Retailers recreate January sales throughout July
confident no one will notice
tattered clothes from two seasons ago.

Childish expectations inspire a window check,
each day,
Believing today might be spent by the lake.

Disheartened to see buoyant pillows of grey
mandates a new plan for this,
the last day, of summer.

Shake down the house for change
rummage out a colorful umbrella, matching sandals
for a last day of summer euro shopping spree.

– L.J. Lenehan –

Ode To Gaelic 4 Mothers & Others

Since 1890, Ireland’s Gaelic mother has been supporting football,
Eagerly anticipating, her offspring’s contribution in Spring’s competition,
Origin of sport, boasts from the sideline, ‘my lad is first port of call!’
19th century Gaelic mother’s never thought Gaelic Games would be permissioned.

Mothers shed tears in defeat but also delight, when their boys brought home silver,
Another chance for pride started in 1970s, when the Ladies got playing,
Every mother, wanted GAA to teach their teenage athlete how to be a leader,
Busy washing contents of gear bags, chauffeuring matches, she never noticed her hair greying.

But now Gaelic mothers are in the 21st century, role of supporter has metamorphosed to player,
Taking time to display their talents as forwards, backs, midfielders, goalkeepers and substitutes,
Contemporary Gaelic mothers brought in a few others, for a bit of craic over the summer,
Wearing hearts on their boots, Gaelic mothers show off knowledge of their traditional roots.

In thirty two counties, mothers have burst on to Gaelic football fields with love,
Of the sport they created over a century ago…

– L.J. Lenehan –

Cherry blossoms control their bloom,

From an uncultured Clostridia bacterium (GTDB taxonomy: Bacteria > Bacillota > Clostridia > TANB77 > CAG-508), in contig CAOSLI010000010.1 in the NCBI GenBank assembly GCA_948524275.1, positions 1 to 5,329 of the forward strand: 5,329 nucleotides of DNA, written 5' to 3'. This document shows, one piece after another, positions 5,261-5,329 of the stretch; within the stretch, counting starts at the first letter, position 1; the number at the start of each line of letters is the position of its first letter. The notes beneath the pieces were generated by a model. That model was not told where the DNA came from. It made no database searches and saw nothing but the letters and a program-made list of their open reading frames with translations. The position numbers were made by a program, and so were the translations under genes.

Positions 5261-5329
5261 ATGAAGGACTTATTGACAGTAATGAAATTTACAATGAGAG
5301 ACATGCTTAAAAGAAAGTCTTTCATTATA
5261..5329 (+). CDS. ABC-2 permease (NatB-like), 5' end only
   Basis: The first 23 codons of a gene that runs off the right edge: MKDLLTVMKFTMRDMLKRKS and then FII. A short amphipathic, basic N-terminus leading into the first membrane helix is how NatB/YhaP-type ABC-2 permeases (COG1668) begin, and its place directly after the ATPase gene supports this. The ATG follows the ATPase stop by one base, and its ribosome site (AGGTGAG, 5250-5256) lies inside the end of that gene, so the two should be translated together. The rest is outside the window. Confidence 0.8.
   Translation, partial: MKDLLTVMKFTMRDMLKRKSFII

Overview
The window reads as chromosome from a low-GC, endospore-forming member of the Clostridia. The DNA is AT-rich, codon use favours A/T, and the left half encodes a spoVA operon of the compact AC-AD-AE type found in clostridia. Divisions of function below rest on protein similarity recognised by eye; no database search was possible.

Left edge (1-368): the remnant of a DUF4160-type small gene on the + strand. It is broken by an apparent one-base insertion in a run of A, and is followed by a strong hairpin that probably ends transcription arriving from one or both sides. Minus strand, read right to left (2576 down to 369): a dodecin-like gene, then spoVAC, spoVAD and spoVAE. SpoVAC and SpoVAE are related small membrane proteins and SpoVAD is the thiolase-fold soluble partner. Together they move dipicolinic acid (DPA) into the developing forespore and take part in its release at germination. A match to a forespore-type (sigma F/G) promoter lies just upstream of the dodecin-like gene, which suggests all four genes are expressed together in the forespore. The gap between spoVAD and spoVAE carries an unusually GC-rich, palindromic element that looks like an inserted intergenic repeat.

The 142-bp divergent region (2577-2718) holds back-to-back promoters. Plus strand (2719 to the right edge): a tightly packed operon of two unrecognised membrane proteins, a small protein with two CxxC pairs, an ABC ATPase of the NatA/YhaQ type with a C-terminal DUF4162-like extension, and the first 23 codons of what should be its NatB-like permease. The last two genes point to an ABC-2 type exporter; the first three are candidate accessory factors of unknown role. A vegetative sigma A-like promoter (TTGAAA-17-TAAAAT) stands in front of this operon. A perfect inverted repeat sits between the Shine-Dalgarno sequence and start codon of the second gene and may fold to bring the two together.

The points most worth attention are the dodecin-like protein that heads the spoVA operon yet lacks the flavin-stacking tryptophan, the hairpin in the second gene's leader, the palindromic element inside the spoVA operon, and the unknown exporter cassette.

Waiting for delicate innocence,
Impregnating the mass with awe of pink beauty,
Bursting extravagance,
Seducing the unexpected,
With mystery,
Captivating the unanticipating,
Astonishing with a startling show of colours,
The flowers will blow,
Suddenly the colours will go,
Those most enamoured,
Bewildered by the sacrifice.

-L.J. Lenehan –


Atlantic salmon head North –
Retreating from the greed of consumption.
The Celtic Tiger, once gorged –
Now foraging.
Services cut –
Unemployment brought up.
We seek the Australian dream –
Breaking the salmonidae*.
Corruption from Fianna Fáil, Fine Gael, Labour, Green and Sinn Féin –
Celtic Cubs starved of their legacy.
Politicians we implore –
To prepare for our salmon’s return.
Secure the future –
Of our admirable culture.

– L.J. Lenehan –

*Salmonidae is a family of ray-finned fish, the only living family currently placed in the order Salmoniformes. It includes salmon,troutcharsfreshwater whitefishes and graylings. The Atlantic salmon and trout of genus Salmo give the family and order their names.

Mrs. Rochfort

Elegant smile imprisoned;
The warden, consumed, with jealousy.
Adverse events; gifts of her birth.
Escaped for a day; to the family embassy,
Returned, for lack of worth.
Children, she bore, because of necessity –
Their home, absent of gaiety and mirth.
Accusations of a lover – expelled him immediately.
Her children grew; burdened from her demise,
Accepting it, meekly.
Finally, freeing her, giving rebirth;
All she could say was, ‘Is the tyrant dead?’

– L.J. Lenehan –